Longer Looks: Kicking The Opioid Habit; The IUD Revolution; And Assisted Suicide
Each week, KHN's Shefali Luthra finds interesting reads from around the Web.
The New York Times:
An E.R. Kicks The Habit Of Opioids For Pain
Brenda Pitts sat stiffly in an emergency room cubicle, her face contorted by pain. An old shoulder injury was radiating fresh agony down to her elbow and up through her neck. She couldn’t turn her head. Her right arm had fallen slack. Fast relief was a pill away — Percocet, an opioid painkiller — but Dr. Alexis LaPietra did not want to prescribe it. The drug, she explained to Mrs. Pitts, 75, might make her constipated and foggy, and could be addictive. Would Mrs. Pitts be willing to try something different? (Jan Hoffman, 6/10)
The Daily Beast:
DEA Wants Inside Your Medical Records To Fight The War On Drugs
The DEA has claimed for years that under federal law it has the authority to access the state’s Prescription Drug Monitor Program database using only an “administrative subpoena.” These are unilaterally issued orders that do not require a showing of probable cause before a court, like what’s required to obtain a warrant. In 2012 Oregon sued the DEA to prevent it from enforcing the subpoenas to snoop around its drug registry. Two years ago a U.S. District Court found in favor of the state, ruling that prescription data is covered by the Fourth Amendment’s protection against unlawful search and seizure. (Christopher Moraff, 6/10)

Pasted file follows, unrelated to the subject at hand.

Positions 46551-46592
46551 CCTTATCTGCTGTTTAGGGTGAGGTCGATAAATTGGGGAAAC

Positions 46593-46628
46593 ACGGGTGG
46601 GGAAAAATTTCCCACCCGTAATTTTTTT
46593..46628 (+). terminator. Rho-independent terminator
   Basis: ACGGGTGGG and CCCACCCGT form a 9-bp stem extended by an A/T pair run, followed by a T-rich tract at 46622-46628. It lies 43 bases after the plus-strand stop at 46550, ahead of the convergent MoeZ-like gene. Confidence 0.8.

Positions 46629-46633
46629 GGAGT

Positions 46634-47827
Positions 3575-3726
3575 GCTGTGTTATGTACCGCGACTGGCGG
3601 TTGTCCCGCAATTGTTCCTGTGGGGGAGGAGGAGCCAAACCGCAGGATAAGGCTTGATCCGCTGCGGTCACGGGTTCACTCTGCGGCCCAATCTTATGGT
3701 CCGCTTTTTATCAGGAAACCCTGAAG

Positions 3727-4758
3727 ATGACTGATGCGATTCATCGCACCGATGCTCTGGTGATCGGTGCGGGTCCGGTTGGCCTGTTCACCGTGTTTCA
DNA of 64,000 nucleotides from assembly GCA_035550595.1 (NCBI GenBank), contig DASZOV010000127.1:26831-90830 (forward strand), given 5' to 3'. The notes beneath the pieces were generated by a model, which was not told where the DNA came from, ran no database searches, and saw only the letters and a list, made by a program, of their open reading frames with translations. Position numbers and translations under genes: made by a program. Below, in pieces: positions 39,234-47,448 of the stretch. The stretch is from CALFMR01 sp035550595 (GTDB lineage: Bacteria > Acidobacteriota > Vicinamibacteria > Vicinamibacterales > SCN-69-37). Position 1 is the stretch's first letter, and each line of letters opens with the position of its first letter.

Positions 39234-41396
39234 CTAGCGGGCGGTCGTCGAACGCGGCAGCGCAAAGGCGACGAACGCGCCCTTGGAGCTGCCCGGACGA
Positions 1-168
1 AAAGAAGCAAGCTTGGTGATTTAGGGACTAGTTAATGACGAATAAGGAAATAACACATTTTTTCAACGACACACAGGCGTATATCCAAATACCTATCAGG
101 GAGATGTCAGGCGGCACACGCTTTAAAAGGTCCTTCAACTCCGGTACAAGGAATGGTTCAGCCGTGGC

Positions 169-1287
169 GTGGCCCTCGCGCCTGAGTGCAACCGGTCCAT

Many Americans think they pay over the odds for drugs—particularly for cancer drugs. Some go so far as to suggest that other countries free-ride on their largesse, and that Americans are thus subsidising drug development, a situation which, they say, needs to be fixed by changing trade agreements. A study unveiled at the American Society of Clinical Oncology’s meeting in Chicago this week looked into the matter. (6/11)
Can The IUD Revolution Come To The Bible Belt?
In the dimly lit, one-room portable building, Abril Vazquez held up a beige, bulbous model of a human tricep. The high-schoolers had pushed their desks into a circle. Vazquez invited them to pass it around. When they pressed down into the fake flesh, they could feel the rigid shape of a rod about the size of a toothpick. (Olga Khazan, 6/14)
The New Yorker:
More than half the cells in the human body are microbial, and many of them exist as biological dark matter, too; learning how they function could offer countless insights into human longevity. For decades, microbes had been a source of essential pharmaceuticals: chemotherapies, blood thinners, and drugs crucial to organ transplants. From just the one per cent of bacterial life that scientists had been able to cultivate, researchers had derived virtually every antibiotic used in modern medicine. (Raffi Khatchadourian, 6/12)
How Assisted Suicide Is Gradually Becoming Lawful In America
According to the End of Life Option Act, adult Californians of sound mind who have a terminal illness and less than six months to live are eligible to receive a prescription for a drug to bring about their deaths. The lethal dose is not quite as easy to procure as a course of antibiotics: the law requires patients to make a written request (verified by two witnesses and approved by two doctors) and to orally request the drugs twice, spaced out by at least 15 days. (6/13)
The New York Times Magazine:
What If PTSD Is More Physical Than Psychological?
In early 2012, a neuropathologist named Daniel Perl was examining a slide of human brain tissue when he saw something odd and unfamiliar in the wormlike squiggles and folds. It looked like brown dust; a distinctive pattern of tiny scars. Perl was intrigued. (Robert Worth, 6/10)